Spain aims to sell as much as 3 billion euros ($3.8 billion) of debt today in its final bond auction before facing its biggest debt maturities for the rest of the year, marking the latest test of demand for securities of Europe’s high-deficit nations.
Spain probably will pay more than at the last auction. The yield on equivalent 15-year Spanish bonds in secondary markets reached 5.21 percent yesterday, compared with the 4.434 percent Spain paid at the previous auction on April 22. At that sale, demand was 1.79 times the amount sold, the Treasury said.
“The markets make their concession going into it and the auction process itself goes smoothly,” said Sean Maloney, a fixed-income strategist at Nomura International Plc in London.
Spain, which has 24.7 billion euros of debt maturing this month, is trying to convince investors it can cut the third- largest deficit in the euro region while strengthening its financial system. The government is hoping the publication of stress tests next week will improve lenders’ access to capital markets and reduce their dependence on the European Central Bank, while reassuring investors about the cost of any bailout.
Spanish lenders borrowed a record 126.3 billion euros from the ECB in June, up 48 percent from the previous month, according to data compiled by the Bank of Spain. That compares with a drop of 4 percent to 496.6 billion euros for euro-area lenders in the whole euro area.
Greek, Portuguese Sales
Spain’s bond auction comes after Greece sold Treasury bills on July 13 for the first time since accepting a three-year bailout plan from the EU in May after its borrowing costs surged. It secured an interest rate at the July 13 sale below the 5 percent charged on the emergency European loans. Portugal sold more debt than targeted in an auction yesterday, a day after Moody’s Investors Service cut the country’s credit rating, and Italy also sold 6.8 billion euros of bonds yesterday.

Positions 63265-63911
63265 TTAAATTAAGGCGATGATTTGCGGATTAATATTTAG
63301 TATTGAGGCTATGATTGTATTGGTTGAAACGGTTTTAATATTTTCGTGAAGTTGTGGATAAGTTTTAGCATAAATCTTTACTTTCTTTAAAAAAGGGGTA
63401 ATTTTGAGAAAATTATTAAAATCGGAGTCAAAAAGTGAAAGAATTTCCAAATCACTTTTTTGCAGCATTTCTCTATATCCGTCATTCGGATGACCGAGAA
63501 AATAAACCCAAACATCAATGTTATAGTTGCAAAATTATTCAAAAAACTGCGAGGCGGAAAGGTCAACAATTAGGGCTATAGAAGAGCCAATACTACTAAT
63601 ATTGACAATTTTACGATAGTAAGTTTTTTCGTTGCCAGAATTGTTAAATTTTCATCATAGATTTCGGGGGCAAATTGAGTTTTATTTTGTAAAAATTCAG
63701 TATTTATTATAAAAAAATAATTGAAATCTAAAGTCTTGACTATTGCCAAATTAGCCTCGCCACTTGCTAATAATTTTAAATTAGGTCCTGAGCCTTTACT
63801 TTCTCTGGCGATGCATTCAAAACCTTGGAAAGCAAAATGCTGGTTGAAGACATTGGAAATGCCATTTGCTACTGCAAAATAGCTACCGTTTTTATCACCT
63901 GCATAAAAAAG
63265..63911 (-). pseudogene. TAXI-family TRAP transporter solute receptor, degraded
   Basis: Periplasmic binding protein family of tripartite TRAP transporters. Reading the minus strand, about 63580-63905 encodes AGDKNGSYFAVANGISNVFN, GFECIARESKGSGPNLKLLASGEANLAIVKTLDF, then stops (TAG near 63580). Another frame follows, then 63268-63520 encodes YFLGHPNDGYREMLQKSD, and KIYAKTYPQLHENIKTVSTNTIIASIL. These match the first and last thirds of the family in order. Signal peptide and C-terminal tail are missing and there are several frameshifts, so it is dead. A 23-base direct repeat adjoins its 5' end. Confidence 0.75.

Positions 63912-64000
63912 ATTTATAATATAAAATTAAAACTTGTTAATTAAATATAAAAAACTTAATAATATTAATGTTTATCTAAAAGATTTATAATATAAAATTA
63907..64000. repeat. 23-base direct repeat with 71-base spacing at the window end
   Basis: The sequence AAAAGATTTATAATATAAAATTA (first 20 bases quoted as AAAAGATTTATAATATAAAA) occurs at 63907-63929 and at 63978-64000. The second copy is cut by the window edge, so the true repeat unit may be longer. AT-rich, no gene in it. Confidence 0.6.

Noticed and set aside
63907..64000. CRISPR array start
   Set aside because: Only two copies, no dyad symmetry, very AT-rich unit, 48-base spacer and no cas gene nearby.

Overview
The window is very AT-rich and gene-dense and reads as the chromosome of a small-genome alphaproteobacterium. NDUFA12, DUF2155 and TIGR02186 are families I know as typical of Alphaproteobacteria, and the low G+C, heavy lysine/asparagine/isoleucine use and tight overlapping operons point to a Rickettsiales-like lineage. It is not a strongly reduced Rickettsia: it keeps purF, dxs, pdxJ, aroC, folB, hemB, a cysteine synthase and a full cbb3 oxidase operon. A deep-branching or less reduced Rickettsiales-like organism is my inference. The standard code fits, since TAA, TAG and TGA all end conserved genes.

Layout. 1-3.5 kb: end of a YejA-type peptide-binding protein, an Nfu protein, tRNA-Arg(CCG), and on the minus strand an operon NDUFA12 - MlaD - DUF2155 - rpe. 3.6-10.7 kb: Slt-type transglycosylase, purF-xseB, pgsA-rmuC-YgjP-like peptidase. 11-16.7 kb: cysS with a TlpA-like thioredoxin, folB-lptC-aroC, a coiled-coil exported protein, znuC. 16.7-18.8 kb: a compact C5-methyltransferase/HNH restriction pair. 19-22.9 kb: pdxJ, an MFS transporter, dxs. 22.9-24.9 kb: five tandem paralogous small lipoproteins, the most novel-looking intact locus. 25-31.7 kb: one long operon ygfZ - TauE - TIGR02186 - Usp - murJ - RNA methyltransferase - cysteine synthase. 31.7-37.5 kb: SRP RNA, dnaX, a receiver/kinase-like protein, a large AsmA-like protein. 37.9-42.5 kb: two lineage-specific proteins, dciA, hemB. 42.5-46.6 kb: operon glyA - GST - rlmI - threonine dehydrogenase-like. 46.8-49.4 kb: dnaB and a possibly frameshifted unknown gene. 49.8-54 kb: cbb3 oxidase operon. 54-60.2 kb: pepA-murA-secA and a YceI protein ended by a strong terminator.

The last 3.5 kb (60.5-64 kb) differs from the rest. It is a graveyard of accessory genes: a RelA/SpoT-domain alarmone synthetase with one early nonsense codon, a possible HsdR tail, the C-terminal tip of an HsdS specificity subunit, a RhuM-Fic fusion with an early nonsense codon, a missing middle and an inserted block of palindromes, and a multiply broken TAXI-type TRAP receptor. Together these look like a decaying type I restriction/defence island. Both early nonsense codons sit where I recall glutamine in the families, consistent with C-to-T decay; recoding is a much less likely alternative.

“The biggest threat to the auction would be a kind of saturation,” Maloney said.
The government has said it will have no trouble paying the July redemptions, as repayment coincides with a period of brisk tax revenue.
“The markets know perfectly well that we have been executing our funding strategy beyond our needs with no particular concern,” Deputy Finance Minister Jose Manuel Campa said in an interview June 22. As an example of the Treasury’s strategy, he said Spain didn’t have to go to the market to raise its portion of the emergency loan extended to Greece in May.
Still, financing costs are rising, with the yield premium investors demand to hold Spain’s 10-year debt over comparable German bonds at 206.4 basis points, more than twice the average of the past 12 months.
Fitch Ratings cut Spain’s credit rating to AA+ on May 28, citing concerns about the economy’s ability to grow. Standard & Poor’s Ratings Services ranks Spain AA, while Moody’s Investors Service put the country’s rating on review for a possible downgrade on June 30, citing deteriorating growth prospects and the risk the government won’t meet its fiscal targets.
As a result of austerity measures including public wage cuts, a reduction in investment and a pension freeze, the government revised its growth forecast for next year to 1.3 percent from 1.8 percent. That’s still more than double the International Monetary Fund’s 0.6 percent forecast.
Even with Spain’s budget deficit at 11.2 percent of gross domestic product, more than three times the EU limit, its debt amounted to 53 percent of GDP last year, lower than in Germany and less than the euro-region average of 79 percent.